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According to the Emcien, data mining is almost dead. Do you agree with this statement?

Here's my answer:

I don't think Data Mining is dead. It's been renamed as big data / data science, although data science is much more than data mining: 20% of data science is pure data mining, that is exploratory analysis to detect patterns, clusters etc. to develop automated predictive or visual solutions or automated systems such as fraud detection, automated bidding or costumized recommendations (books, restaurants, Facebook friends etc.) to targeted individuals. Indeed, data mining is at the very core of data science, together with data architecture / data warehousing / database modeling.

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What's your opinion?

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Replies to This Discussion

1. To say there is too much data to do data mining is a bit like saying there is too much ocean to do shipping--where to start?  

2. Data mining sets in place automated processes precisely because the size and  growth rate of data is so huge.

3. The Emcien author has a limited view of data mining.  I distinguish between statistical modeling, which has a cognitive basis--formation and testing of a hypothesis--and data mining, which is non-cognitive, allowing a computer to discern patterns too complicated or numerous for a human mind to discern.

The confusion in the article is definitional, as you note.  Properly understood, the article is an argument for more and  continued data mining, not its obsolescence.

Hi Sam, do you think that sampling is part of data mining too (I do)? Also, I disagree that there's too much data. You can run R, Python or Perl on a distributed architecture to efficiently process and analyze billions of data rows.

Interestingly, more data is sometimes worse than less data. An example where "more data" failed is the spiralup Botnet (http://www.datashaping.com/ppc7.shtml) where fraudulent activity was detected on a very small data set using very few metrics. Google, despite it's gigantic data collected on trillions of clicks, failed to detect this massive fraud.

Vincent,

1. I have no doubt you  are more technically adept than I am, so let's take that as given.

2. You raise the interesting question of the optimal size of a data set--I don't know the answer.  We know that under  30 observations, perhaps under 50, creates small group problems.  But, I am not sure of the optimal  limit on the other end.  If the data  set is larger than that optimal limit, we would certainly want to sample.  In addition, there is the question of limited processing power, which would make sampling important, just as we might string together temp tables in SQL rather than  have one query with multiple sub-queries embedded.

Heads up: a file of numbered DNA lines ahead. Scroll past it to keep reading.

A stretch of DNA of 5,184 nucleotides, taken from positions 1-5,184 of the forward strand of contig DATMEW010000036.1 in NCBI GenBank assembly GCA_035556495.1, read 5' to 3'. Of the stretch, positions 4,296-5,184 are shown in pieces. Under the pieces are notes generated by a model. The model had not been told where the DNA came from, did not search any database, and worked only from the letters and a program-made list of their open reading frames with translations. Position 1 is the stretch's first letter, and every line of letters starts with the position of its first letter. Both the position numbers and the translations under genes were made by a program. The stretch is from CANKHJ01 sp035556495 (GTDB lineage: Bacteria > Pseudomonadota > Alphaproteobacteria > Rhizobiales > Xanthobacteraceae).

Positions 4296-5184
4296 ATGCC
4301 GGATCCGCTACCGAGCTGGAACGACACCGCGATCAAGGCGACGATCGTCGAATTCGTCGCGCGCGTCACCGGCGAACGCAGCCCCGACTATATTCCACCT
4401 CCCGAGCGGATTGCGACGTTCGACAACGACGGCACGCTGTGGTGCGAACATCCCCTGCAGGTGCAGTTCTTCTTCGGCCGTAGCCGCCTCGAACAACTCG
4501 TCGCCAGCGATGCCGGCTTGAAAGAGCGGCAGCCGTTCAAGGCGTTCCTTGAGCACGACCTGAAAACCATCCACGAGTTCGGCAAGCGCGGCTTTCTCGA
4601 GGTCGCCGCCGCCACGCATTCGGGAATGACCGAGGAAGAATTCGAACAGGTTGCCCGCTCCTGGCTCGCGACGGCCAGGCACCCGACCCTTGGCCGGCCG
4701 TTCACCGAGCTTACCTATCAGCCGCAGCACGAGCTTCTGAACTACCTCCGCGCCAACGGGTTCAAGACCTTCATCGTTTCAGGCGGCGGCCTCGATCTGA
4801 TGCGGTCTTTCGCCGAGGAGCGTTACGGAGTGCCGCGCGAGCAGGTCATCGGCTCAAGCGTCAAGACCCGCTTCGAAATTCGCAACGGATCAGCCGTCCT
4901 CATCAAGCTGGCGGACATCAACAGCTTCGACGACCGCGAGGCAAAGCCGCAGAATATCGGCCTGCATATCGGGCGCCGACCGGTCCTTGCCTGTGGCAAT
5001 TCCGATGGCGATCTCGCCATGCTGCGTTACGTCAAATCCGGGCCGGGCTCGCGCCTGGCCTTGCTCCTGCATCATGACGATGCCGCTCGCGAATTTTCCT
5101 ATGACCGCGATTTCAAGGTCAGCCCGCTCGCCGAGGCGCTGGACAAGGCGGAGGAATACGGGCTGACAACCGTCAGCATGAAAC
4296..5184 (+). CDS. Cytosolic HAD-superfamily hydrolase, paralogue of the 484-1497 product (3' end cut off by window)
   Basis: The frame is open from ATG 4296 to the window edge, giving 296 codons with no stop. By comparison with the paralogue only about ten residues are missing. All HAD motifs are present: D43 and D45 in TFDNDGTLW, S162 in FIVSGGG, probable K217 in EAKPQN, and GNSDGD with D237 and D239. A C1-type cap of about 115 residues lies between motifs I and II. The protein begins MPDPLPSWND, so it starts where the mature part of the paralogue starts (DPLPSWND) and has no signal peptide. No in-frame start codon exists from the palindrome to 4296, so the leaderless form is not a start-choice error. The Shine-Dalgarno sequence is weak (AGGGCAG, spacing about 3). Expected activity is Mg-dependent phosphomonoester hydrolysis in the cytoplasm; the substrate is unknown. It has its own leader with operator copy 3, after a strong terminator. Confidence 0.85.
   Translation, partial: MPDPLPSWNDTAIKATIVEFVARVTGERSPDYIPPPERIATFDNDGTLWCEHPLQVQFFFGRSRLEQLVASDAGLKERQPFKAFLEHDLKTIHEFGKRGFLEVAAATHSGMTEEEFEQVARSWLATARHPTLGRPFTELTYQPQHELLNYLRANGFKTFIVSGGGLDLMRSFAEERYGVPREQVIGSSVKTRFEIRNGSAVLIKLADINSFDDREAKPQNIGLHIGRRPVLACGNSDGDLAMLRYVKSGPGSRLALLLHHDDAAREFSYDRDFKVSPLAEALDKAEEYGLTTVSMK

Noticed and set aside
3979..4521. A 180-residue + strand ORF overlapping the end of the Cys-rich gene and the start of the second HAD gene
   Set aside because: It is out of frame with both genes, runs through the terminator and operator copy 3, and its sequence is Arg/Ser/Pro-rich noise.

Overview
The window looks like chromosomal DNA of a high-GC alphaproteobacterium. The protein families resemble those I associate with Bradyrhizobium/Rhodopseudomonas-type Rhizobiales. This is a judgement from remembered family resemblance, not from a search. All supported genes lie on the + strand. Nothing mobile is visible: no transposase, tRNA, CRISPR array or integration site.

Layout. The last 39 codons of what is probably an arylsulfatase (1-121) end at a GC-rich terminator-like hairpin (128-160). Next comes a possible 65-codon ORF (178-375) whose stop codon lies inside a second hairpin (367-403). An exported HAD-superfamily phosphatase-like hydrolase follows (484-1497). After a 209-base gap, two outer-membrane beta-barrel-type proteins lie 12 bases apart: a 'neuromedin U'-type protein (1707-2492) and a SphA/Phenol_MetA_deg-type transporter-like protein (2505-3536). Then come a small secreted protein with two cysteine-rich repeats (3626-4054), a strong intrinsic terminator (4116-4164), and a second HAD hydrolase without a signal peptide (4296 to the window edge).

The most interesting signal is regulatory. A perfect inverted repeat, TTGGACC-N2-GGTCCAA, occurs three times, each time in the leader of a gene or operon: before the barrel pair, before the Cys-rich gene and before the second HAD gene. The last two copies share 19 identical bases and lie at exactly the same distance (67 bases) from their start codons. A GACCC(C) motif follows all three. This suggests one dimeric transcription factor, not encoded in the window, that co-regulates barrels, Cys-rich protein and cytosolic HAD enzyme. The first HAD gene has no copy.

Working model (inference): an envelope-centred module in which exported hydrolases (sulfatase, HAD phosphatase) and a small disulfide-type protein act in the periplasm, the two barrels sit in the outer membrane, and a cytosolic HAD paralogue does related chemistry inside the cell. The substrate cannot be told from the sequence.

3. Corollary to 3  is the problem of  a phenomenon being important but still appearing as insignificant in contrast to the size of the total data set.  Makes me think of Earth in the Universe, or even in the Milky Way--very insignificant--much more identifiable and significant as an actor in the solar system or even a dozen nearby solar systems.  Perhaps that is what Google ran up against.

Emcien article gives a very narrow definition of data mining "analysts generating questions to feed to a database in the hope of finding an answer" .  This activity is indeed dying, but "data mining". has always been defined much broader, including predictive analytics and much of what is today called data science

The American Statistical Association (ASA) managed to kill the signification of the word statistician by narrowing it down to drug discovery statistician working on (small data) clinical trials.

Interestingly, my background is computational statistics, which I think is identical to data mining, yet I don't call myself a statistician anymore because of ASA. 

It looks to me like the author is calling for new techniques via an "editorial" but either has no clue what those new techniques are or that there aren't any yet.

But from your reply above it sounds like there are automated methods for generating and then testing hypothesis?

In an audio edition of a book called "Supercrunchers" after taking an extended look at Stepwise regression as applied to really large data sets that author then talked about Neuro-net based solution generation.  If I understood it right, this technique could "find" correlations that weren't obvious.  The problem is the reliability of the solution wasn't as transparent as it is in Stepwise regression.

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